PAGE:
This opinion will be unpublished and

may not be cited except as provided by

Minn. Stat. § 480A.08, subd. 3 (2002).







Bucher Realty, Inc.,





Joseph V. Bot,





Connie Yeh Sheng,




Filed November 19, 2002

Klaphake, Judge


Lyon County District Court

File No. C3001028



Joseph V. Bot, 326 West Main Street, Marshall, MN  56258 (pro se appellant)


Judeth A. Christianson, 120 N. 3rd Street, Suite 10, Marshall, MN 56258 (for respondent)


            Considered and decided by Kalitowski, Presiding Judge, Klaphake, Judge, and Harten, Judge.

U N P U B L I S H E D   O P I N I O N


            In this dispute over a security deposit, landlord and pro se appellant Joseph V. Bot challenges the district court’s determination that his former tenant, respondent Connie Yeh Sheng, is entitled to refund of the deposit.  Bot’s rental agent, Bucher Realty, Inc., has had possession of the security deposit since the lease terminated in December 1988.  After both Bot and Sheng requested a return of the funds, Bucher Realty petitioned the district court to take custody of the funds pending resolution of the dispute under Minn. R. Civ. P. 67.02.

            Following a trial, the district court made findings and ordered the security deposit released to Sheng.  Bot filed this pro se appeal; Sheng did not submit a brief or otherwise respond to this appeal.

            Because Bot failed to give Sheng written notice that he intended to retain her security deposit to reimburse him for amounts that he claimed were due him under the lease, and because the district court did not clearly err in its findings, particularly in finding that Sheng was entitled to vacate the premises due to Bot’s failure to make necessary repairs, we affirm.


            Bot claims that he is entitled to retain Sheng’s security deposit to compensate him for lost and damaged equipment, costs incurred to clean the property after Sheng vacated, two months of unpaid rent, and amounts due under the lease for real estate taxes and increases in the consumer price index (CPI).  The district court rejected all of Bot’s claims, finding that Sheng never received written notice of Bot’s intent to deduct amounts from the security deposit, and that Sheng was entitled to terminate the lease and not pay the last two months of rent because Bot refused to repair the septic system, which forced Sheng to close her restaurant.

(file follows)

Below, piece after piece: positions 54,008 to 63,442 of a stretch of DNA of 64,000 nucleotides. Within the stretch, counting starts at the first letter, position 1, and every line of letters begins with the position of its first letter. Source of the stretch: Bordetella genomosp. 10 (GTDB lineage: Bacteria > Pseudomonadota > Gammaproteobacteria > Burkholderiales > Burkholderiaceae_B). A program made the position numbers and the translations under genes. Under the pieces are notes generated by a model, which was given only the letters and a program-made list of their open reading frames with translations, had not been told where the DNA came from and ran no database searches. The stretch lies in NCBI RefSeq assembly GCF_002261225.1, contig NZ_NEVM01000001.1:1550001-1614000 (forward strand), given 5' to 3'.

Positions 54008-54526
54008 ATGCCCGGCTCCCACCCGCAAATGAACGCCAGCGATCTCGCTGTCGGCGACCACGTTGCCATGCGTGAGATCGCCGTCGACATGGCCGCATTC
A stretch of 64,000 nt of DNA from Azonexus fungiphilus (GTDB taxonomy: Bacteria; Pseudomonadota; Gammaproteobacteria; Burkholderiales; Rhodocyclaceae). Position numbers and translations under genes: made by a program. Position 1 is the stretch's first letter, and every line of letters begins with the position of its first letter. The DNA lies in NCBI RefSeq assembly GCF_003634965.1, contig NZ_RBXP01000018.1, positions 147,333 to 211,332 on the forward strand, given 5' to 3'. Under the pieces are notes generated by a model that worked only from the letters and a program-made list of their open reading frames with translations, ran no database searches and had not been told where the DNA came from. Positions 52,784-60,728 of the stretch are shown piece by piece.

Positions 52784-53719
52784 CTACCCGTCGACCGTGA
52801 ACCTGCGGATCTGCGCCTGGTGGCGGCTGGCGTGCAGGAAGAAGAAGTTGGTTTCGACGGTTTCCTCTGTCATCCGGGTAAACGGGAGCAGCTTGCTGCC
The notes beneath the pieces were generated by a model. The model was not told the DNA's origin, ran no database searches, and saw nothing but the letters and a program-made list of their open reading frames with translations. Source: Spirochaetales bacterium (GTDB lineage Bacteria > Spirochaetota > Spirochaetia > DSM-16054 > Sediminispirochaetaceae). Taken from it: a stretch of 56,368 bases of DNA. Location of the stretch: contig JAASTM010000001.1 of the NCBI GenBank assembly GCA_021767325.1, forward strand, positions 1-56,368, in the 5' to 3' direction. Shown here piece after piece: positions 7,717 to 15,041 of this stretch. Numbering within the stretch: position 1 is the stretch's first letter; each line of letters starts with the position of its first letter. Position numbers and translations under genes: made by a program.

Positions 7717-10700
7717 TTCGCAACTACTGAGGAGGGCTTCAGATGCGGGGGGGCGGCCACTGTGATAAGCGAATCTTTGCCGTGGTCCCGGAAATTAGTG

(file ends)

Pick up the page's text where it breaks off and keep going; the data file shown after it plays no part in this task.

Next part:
The lease provided that the tenant shall deposit $2,000 as “security for the equipment and personal property” located on the premises and that

if any of the equipment or personal property is damaged, missing or in a state of disrepair, normal wear and tear excepted, then upon written notice of Landlord the amount of money which is needed to repair or replace the equipment or personal property of like kind and quality, shall be paid out of this account of deposit.  * * *  Said deposit to be returned to Tenant at the end of tenancy upon no claim being made by Landlord.


(Emphasis added.)  Although Bot now suggests that equipment was lost and damaged during Sheng’s tenancy, he never gave her written notice of any amounts he intended to withhold from her security deposit.

            The lease also allowed the landlord to deduct amounts from the security deposit for unpaid rents, damages for which the tenant was responsible, and the costs of re-renting the premises after a breach by the tenant.  Again, however, Bot never gave Sheng notice that he intended to deduct money from her security deposit for unpaid rents or the costs incurred to clean the premises after she vacated.  Bot’s failure to notify Sheng of his claim to her damage deposit prejudices Sheng and constitutes a waiver of any right he may have had to claim these funds.  See Ruzic v. City of Eden Prairie, 479 N.W.2d 417, 419 (Minn. App. 1991) (waiver is the voluntary relinquishment of a known right).

            Even if Bot had given some notice, the district court found that Sheng was entitled to terminate the lease and not pay rent after October 1988 because she was forced to close her restaurant due to health code violations caused by Bot’s refusal to repair the septic system on the property.  These findings are not clearly erroneous and support the district court’s implied conclusion that Bot’s actions constituted a breach of the lease and entitled Sheng to forego paying rent for the last two months of her tenancy.  Minn. R. Civ. P. 52.01; cf. Love v. Amsler, 441 N.W.2d 555, 559-60 (Minn. App. 1989) (tenant entitled to recover past rental payments as damages for landlord’s breach of covenants of habitability and to make repairs), review denied (Minn. Aug. 15, 1989).

            Finally, the lease provided that “[f]or each anniversary date starting January 1, 1988, the monthly rent shall be adjusted in accordance with the January Consumer Price Index for that respective year.”  The lease also required the tenant to pay “on written demand from Landlord all real property taxes and assessments * * * in excess of the real estate taxes payable in the year 1983.”  Again, Bot never requested or made a written demand to increase Sheng’s rent obligation to cover real estate taxes or increases in the CPI.  His failure to do so is contrary to the terms of the lease and constitutes a waiver of any rights he might have had to increase Sheng’s rent.

            We therefore affirm the district court’s decision.